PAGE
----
I will miss Larry Rothschild.
I will miss his slow trudge out to the mound, always looking as if he had just awoken from a dugout nap.
I will miss the way he would cross his arms, roll his eyes skyward and sigh deeply on the relatively rare occasions when he would get stopped in the clubhouse by a reporter seeking enlightenment on the brilliance, or more often, lack thereof, of a particular New York Yankees pitcher.
Most of all, I will miss the way the last two Yankees managers, Joe Girardi for seven seasons and Aaron Boone for the last two, would deflect just about any question regarding pitching with, “I’ll have to ask Larry.’’
That phrase was said so many times it became a running joke around the Yankees beat.
It also became an indication of how much the Yankees relied on Rothschild, who was fired on Monday, to keep their pitching staff in order. Luis Severino’s tipping? Ask Larry. Aroldis Chapman’s velo is down? Ask Larry. Sonny Gray can’t pitch in the Bronx?
Well, no one seemed to have the answer to that one. Just about everything else was referred to Larry.
There is an everyman quality about Larry Rothschild, who lived in Manhattan, took the subway virtually unrecognized — to and from work — and generally looked like a guy who just wanted to be left alone to do his job.
But the truth is, I have no idea what real effect Larry Rothschild, or any pitching or hitting coach, can have on the performance of a major league player, and I never have.
Given the chance, Larry Rothschild could no more have turned Kei Igawa into Sandy Koufax than my editors at Yahoo could turn me into F. Scott Fitzgerald.
Point out minor mistakes? Check. Try to nip a bad habit in the bud? Check. Perhaps identify a mechanical flaw that has crept into an otherwise finely honed delivery? Check.
But either the ability is there, or it isn’t. A coach can tweak it a bit, but he can’t provide it.
He also can’t prevent things like Dellin Betances tearing his Achilles tendon on a celebratory leap, or Domingo German allegedly assaulting the mother of his children at a team function in September.
The argument can be made that those two incidents doomed the Yankees’ postseason run almost as much as Jose Altuve’s walkoff home run.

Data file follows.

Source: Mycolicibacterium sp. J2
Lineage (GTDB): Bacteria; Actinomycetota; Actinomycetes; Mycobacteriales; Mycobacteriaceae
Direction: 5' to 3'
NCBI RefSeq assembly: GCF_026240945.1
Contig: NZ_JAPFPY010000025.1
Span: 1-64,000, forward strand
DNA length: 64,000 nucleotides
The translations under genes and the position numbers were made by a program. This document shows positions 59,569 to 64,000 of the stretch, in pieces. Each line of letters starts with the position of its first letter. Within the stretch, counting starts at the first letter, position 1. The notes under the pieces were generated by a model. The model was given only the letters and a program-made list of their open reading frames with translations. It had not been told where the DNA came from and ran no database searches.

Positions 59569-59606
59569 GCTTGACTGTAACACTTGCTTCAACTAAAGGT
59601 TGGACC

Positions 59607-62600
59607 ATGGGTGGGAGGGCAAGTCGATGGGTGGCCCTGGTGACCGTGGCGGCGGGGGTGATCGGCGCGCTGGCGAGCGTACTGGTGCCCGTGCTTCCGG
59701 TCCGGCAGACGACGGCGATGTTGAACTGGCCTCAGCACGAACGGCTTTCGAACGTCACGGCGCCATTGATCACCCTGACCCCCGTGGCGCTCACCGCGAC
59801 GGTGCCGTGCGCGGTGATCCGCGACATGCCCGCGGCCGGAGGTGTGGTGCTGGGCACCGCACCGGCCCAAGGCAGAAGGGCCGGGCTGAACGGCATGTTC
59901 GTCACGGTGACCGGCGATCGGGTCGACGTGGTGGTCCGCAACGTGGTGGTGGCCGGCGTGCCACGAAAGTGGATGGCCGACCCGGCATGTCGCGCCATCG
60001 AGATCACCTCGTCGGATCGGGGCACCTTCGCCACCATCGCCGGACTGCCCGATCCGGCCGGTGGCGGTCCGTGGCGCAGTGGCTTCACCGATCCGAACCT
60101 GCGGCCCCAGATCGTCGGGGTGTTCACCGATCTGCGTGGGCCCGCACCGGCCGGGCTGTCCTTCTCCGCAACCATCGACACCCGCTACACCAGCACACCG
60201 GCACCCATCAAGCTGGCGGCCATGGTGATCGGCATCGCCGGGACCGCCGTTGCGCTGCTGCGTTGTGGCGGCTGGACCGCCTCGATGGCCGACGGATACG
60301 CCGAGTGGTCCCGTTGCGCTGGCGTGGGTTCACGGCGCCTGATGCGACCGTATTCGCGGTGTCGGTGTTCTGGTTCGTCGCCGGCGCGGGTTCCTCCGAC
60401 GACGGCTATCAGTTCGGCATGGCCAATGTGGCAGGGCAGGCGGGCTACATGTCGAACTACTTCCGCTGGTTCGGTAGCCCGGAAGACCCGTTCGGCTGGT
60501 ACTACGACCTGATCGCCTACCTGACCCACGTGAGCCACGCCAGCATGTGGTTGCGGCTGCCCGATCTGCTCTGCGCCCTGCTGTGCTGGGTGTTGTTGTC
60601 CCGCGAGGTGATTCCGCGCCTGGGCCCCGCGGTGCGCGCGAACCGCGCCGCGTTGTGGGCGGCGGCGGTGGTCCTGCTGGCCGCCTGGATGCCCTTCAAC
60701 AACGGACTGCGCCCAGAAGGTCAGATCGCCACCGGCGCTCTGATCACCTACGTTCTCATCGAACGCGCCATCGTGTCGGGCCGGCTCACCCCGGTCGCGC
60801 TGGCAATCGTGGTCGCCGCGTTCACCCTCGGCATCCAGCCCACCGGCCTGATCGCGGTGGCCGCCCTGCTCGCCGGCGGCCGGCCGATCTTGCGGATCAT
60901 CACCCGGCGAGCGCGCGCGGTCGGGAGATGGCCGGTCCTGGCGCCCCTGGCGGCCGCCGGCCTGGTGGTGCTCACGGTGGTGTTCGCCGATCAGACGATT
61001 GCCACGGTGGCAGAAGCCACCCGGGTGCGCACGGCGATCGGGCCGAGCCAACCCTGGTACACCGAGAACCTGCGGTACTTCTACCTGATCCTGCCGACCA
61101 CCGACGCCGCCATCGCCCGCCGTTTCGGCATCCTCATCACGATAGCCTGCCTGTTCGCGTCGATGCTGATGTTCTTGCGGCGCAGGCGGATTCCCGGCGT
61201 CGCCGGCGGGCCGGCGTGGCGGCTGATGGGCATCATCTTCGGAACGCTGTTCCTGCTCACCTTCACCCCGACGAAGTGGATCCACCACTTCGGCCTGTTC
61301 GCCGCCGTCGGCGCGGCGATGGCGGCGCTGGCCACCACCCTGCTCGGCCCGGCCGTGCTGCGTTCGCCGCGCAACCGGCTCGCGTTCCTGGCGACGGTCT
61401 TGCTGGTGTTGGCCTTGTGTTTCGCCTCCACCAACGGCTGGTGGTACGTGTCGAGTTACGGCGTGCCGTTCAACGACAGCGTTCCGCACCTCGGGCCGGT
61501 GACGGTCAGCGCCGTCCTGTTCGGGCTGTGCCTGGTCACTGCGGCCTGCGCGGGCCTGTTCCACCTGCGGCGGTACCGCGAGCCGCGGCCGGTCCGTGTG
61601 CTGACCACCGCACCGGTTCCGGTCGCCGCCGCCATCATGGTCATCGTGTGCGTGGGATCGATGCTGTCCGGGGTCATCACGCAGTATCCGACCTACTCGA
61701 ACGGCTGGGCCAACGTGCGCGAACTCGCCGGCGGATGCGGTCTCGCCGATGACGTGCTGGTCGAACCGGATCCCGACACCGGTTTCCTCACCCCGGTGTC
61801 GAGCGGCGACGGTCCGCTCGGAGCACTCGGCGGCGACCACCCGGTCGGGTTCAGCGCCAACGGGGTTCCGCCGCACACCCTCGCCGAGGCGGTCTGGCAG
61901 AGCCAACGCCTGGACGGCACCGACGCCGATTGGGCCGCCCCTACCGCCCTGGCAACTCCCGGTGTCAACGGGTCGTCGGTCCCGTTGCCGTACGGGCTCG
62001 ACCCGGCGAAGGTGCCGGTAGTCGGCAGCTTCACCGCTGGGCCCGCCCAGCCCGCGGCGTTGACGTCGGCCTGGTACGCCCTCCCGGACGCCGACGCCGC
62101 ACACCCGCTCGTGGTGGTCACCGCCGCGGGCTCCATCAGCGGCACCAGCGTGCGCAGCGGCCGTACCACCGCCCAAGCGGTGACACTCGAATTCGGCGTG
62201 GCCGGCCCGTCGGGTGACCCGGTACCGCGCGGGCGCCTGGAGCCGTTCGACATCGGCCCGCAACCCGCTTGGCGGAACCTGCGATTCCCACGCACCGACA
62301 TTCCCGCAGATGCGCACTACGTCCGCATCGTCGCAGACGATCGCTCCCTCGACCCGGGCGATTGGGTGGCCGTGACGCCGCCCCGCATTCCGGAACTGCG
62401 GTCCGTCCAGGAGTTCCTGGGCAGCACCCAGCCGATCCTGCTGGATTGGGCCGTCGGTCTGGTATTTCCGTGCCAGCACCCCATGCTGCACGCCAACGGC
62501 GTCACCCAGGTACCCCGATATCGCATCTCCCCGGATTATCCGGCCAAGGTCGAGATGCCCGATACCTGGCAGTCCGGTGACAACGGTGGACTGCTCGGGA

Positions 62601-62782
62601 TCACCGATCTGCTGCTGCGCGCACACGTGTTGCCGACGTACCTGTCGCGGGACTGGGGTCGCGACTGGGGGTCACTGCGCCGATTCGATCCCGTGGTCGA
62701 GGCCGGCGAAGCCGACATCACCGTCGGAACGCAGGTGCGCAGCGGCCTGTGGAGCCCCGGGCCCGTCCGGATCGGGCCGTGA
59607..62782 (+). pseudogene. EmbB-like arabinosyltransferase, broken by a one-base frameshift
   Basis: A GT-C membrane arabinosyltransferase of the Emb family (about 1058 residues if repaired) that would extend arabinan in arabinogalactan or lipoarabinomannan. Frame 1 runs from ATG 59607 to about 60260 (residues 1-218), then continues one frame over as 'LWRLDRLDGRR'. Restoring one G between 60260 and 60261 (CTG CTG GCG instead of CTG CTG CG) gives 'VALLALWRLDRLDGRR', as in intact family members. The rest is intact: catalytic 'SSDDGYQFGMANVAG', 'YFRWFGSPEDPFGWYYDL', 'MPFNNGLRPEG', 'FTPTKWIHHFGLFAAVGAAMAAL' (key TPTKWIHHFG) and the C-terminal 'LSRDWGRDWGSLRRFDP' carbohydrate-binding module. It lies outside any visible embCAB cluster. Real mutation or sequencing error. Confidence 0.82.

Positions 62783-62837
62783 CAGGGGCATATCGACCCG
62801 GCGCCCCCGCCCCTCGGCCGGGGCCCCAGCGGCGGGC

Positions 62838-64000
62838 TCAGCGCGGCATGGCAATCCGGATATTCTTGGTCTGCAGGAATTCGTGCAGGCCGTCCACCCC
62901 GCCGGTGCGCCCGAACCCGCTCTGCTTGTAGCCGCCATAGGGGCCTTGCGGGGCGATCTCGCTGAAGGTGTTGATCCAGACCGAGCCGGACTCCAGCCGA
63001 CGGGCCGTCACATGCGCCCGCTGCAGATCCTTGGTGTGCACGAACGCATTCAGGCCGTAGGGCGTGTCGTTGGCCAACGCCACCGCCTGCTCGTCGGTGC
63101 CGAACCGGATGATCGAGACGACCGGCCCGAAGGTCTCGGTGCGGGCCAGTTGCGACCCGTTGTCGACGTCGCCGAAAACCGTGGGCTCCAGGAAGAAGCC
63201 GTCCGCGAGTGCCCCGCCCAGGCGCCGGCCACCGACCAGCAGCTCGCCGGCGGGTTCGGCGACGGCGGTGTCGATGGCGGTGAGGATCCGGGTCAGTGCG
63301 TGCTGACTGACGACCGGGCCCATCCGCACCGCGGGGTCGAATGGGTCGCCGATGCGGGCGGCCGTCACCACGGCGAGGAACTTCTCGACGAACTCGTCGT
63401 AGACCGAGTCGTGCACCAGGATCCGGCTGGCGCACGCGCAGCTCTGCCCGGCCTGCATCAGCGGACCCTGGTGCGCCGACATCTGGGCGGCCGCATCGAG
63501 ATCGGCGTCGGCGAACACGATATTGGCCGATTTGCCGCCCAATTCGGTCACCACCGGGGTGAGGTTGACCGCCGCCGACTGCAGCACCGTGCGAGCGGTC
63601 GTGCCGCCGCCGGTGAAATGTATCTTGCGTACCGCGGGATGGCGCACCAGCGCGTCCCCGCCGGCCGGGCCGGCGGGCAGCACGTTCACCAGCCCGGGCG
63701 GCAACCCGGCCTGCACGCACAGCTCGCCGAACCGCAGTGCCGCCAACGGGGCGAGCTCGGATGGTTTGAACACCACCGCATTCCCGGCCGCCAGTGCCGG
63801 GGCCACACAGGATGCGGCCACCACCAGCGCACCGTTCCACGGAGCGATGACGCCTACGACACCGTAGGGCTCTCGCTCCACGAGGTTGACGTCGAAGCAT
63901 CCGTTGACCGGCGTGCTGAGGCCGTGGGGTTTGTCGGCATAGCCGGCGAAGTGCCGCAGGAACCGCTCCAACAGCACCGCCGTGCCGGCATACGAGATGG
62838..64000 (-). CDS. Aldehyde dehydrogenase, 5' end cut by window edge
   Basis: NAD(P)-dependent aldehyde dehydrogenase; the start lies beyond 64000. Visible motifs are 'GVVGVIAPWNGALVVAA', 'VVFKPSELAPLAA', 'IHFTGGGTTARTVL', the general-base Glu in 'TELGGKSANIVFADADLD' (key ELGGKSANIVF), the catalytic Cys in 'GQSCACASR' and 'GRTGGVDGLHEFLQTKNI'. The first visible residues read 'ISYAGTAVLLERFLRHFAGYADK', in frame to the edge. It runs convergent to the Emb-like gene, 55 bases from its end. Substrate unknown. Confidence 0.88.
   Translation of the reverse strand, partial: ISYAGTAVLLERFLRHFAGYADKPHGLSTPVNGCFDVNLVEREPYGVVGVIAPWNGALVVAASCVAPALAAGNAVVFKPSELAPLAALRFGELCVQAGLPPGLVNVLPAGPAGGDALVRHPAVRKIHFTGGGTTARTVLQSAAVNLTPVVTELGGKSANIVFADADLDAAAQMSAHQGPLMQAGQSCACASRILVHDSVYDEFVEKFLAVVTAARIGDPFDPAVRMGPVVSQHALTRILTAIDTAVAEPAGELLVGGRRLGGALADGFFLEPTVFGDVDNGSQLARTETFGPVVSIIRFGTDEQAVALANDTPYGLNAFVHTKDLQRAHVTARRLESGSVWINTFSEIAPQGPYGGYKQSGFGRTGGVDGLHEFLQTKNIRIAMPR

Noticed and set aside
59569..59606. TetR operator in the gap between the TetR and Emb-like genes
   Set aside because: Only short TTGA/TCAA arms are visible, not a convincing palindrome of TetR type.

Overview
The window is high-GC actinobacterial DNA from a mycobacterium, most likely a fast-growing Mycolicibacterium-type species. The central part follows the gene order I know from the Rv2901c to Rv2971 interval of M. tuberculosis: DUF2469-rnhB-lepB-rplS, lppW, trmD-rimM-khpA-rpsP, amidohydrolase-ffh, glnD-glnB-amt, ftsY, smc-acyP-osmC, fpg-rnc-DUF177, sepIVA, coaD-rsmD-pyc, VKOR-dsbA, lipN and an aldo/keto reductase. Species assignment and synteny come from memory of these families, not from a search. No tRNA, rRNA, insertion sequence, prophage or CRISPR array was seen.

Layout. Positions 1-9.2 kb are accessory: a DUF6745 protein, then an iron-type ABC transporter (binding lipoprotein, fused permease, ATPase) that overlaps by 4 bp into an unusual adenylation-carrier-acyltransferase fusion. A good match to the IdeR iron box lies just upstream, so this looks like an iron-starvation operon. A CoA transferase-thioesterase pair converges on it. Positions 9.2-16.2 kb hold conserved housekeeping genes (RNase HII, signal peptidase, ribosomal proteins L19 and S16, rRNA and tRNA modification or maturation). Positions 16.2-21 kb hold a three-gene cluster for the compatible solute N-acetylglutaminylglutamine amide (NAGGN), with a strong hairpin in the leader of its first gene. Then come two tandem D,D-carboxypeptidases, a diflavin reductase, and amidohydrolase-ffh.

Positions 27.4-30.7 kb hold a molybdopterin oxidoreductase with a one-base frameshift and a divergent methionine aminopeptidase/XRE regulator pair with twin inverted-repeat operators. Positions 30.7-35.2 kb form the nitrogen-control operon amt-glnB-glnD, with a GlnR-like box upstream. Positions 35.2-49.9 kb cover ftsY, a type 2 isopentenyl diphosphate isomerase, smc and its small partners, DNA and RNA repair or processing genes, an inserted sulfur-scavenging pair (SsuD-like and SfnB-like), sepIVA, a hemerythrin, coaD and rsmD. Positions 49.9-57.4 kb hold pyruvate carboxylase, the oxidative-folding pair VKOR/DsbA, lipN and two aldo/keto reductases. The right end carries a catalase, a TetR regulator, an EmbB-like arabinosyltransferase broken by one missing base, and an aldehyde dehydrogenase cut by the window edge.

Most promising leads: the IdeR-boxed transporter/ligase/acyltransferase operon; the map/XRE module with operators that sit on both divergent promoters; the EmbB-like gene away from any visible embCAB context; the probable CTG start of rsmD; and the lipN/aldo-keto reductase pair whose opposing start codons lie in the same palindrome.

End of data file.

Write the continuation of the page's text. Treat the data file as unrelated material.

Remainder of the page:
By the way, Chapman and Gary Sanchez agreed that the correct 2-1 pitch to Altuve in that situation was a slider, Chapman’s second-best pitch. Was that Rothschild’s fault, too?
The point is not to say that Rothschild should have kept his job — sometimes, a staff just needs to hear a new voice, with a different philosophy — but that we all tend to over-credit managers and coaches when things go well, and over-blame them when things go wrong.
The Yankees won 103 games and the AL East this year, and then bombed out in the postseason, and someone has to take the fall. I get it. Coaches are hired, essentially, to take the blame when players fail to perform up to expectations.
I also get why it was Rothschild, and not, say, Marcus Thames, the hitting coach. After all, even beset by injuries, the Yankees’ offense led the AL in runs scored, was second in home runs and in the top three in on-base percentage and slugging percentage. Tough to justify firing a guy whose unit did that.
And the truth is, the Yankees’ staff ERA was 4.31 in 2019, the highest it has been since Rothschild took over the pitching in 2011 after Dave Eiland got fired. It also allowed the highest number of home runs, 248, of Rothschild’s tenure.
But again, was that his fault? Or is it more easily attributed to the juiced baseball and the game’s obsession with launch angle, exit velo and all-or-nothing hitters?
And by the way, James Paxton, acquired last winter in a trade with Seattle, looked like Sonny Gray II for the first half of his first season in pinstripes. Then, he won his last 10 regular-season decisions, posted a 1.05 ERA in September and pitched a gem against the Astros in Game 5 of the ALCS.
Does Rothschild deserve any of the credit for turning his season around?
Calls to Rothschild’s cellphone went unanswered Monday, and GM Brian Cashman did not immediately return a call seeking a concrete reason for why it was determined that Larry had to pay for the Yankees’ failure to get to the World Series.
In its place, the team put out a statement, attributed to Cashman — “I want to personally thank Larry for his near decade of commitment to this organization. Larry cares deeply about his craft and the pitchers under his tutelage, and he played a significant role in our successes over the past nine seasons. There’s a reason why Larry has had the type of distinguished baseball career he’s had, and it starts with experience and dedication that is difficult to emulate” — which only made you wonder why the Yankees got rid of him in the first place.
The fact is, both Cashman and Boone downplayed the need to go all-in on starting pitching this winter, even with Gerrit Cole, Madison Bumgarner, Zack Wheeler and possibly Stephen Strasburg on the market.
Maybe Rothschild’s successor, whoever that turns out to be, will get the benefit of working with one of them. And of course, take the blame if the Yankees fail to get to the ever-more elusive promised land.
That is a pitching coach’s job. Really, is there anything more to it?
I’d have to ask Larry.
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